Butternut squash is so simple, there’s nothing not to love! This recipe uses the bulbous end of the squash – I reserve the rest of it for another dish, such as Butternut Squash with Kale (coming soon to the blog). The neck of the squash is easy to peel and cube, but the round end is more suitable for holding butter and other goodies.
To get started, preheat the oven to 400F.
If working with a whole squash, cut the squash a bit above the bulbous end. Reserve the neck for another day. (It seems to keep well for several days in the refrigerator.)
Split the fat-end of the squash then scoop out the seeds and stringy parts with a spoon.
Line a shallow roasting pan with aluminum foil, dull side up (less sticky). This sweet squash tends to ooze sticky stuff while cooking, and your cleaner-upper will really appreciate not having to scrub the pan. Spray the foil with olive oil or cooking spray.
Spray or brush the edges and inside of the squash lightly with olive oil. Season with salt and pepper, then place cut-side down on the foil. (Not pictured…who wants to see the bottom-side of a squash.) Place in oven and bake for 25-30 minutes.
While that is happening, gather your ingredients.
- Mixed dried fruits (I used a mixture of cherries, cranberries and blueberries from Whole Foods)
- Walnuts, coarsely chopped
- Cinnamon and/or nutmeg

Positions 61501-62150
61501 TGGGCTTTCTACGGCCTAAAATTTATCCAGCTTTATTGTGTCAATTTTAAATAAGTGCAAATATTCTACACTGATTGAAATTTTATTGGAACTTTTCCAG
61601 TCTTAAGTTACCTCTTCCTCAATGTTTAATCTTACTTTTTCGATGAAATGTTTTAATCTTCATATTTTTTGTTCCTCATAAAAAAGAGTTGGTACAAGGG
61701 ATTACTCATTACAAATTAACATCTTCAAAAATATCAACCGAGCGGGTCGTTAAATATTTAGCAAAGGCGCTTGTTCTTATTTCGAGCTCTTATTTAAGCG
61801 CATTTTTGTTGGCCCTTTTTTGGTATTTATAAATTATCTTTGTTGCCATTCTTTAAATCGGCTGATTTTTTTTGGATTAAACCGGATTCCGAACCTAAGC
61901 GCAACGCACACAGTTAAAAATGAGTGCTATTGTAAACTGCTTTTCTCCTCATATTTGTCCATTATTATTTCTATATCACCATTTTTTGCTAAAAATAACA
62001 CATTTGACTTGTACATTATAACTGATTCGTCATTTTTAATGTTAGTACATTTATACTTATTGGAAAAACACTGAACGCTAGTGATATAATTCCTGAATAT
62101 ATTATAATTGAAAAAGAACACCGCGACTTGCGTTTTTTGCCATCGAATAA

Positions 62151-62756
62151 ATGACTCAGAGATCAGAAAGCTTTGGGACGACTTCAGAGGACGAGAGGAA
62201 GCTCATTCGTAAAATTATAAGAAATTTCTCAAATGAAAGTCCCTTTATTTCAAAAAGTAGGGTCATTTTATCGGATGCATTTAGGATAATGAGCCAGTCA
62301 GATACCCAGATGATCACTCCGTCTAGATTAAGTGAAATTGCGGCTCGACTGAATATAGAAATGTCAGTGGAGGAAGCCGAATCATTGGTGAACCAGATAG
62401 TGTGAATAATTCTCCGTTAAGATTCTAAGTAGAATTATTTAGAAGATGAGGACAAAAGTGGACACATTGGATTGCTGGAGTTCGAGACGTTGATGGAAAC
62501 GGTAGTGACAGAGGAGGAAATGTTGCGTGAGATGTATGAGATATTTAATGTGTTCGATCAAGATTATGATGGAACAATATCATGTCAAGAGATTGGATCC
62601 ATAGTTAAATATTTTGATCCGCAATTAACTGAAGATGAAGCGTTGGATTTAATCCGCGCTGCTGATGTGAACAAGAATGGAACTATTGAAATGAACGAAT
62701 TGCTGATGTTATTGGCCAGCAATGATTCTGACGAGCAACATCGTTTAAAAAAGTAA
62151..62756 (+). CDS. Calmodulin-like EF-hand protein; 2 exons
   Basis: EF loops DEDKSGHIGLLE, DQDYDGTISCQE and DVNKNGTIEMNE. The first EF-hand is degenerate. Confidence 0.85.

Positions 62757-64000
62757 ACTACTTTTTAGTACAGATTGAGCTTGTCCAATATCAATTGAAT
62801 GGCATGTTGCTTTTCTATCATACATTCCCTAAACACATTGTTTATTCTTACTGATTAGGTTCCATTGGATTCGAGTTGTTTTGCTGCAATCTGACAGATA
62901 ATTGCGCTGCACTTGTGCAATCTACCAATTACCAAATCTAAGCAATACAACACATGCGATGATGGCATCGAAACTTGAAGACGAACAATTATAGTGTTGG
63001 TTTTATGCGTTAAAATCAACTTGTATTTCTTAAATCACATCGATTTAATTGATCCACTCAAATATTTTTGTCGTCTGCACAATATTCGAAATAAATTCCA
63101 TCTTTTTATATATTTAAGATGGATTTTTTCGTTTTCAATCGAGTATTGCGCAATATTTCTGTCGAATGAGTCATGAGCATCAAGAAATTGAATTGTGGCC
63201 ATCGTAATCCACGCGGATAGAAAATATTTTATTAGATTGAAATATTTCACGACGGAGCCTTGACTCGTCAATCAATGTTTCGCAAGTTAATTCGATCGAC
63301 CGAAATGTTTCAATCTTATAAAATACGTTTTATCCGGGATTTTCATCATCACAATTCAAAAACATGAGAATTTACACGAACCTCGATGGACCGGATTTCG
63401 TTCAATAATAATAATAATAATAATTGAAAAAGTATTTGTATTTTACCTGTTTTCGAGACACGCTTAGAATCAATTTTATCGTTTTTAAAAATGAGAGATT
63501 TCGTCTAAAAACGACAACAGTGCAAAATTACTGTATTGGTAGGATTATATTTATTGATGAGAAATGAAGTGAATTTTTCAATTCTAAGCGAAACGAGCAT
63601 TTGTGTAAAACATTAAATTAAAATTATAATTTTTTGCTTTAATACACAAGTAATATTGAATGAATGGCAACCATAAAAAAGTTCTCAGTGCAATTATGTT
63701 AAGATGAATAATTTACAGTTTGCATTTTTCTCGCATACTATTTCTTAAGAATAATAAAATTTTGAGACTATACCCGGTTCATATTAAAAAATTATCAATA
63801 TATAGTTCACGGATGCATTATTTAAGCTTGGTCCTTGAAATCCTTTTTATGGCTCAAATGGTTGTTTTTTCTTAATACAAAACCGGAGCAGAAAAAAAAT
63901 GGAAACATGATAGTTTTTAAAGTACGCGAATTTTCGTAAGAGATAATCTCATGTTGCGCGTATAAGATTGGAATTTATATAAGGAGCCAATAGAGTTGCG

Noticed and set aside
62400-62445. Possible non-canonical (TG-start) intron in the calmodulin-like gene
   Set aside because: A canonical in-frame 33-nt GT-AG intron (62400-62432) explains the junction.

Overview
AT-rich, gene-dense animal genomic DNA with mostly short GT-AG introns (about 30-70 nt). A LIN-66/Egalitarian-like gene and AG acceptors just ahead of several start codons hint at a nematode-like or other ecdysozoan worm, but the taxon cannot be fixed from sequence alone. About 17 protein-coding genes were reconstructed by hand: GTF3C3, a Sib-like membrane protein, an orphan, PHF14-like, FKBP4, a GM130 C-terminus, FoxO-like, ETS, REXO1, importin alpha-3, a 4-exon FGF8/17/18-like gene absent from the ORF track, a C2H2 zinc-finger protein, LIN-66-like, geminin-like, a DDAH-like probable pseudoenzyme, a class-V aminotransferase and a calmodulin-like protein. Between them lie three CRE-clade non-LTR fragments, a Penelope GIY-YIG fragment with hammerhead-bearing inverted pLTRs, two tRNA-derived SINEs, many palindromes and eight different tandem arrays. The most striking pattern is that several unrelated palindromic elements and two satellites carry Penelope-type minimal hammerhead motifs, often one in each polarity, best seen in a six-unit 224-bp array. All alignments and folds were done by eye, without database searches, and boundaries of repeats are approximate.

After the squash has baked for about 30 minutes, take it out and flip it over (cut-side up). It should have some nice caramelization around the edges. Add about a tablespoon of butter, brush it around the edges, and stick it back in the oven for another 20 minutes or so.
Then take it back out, add the desired amount of nuts and berries, sprinkle with a little cinnamon and/or nutmeg, and put it back in the oven. Cooking time will vary with the size of the squash you are using – but it’s done when the flesh is tender and offers no resistance to being forked.
Sorta like the DJ!
Here it is served up with a cumin-dusted pork chop!
Country night on the stereo, starting off with a house favorite:
The classic Sweetheart of the Rodeo, the only album Gram Parsons made with the Byrds before he ran off with the Stones. A true desert island record.
And for a bit of bluegrass, which goes so good with squash for some reason:
Live at the Cellar Door by the legendary Seldom Scene. Take a listen to their version of Dylan’s “Baby Blue”, just beautiful.
Sorta like the cook!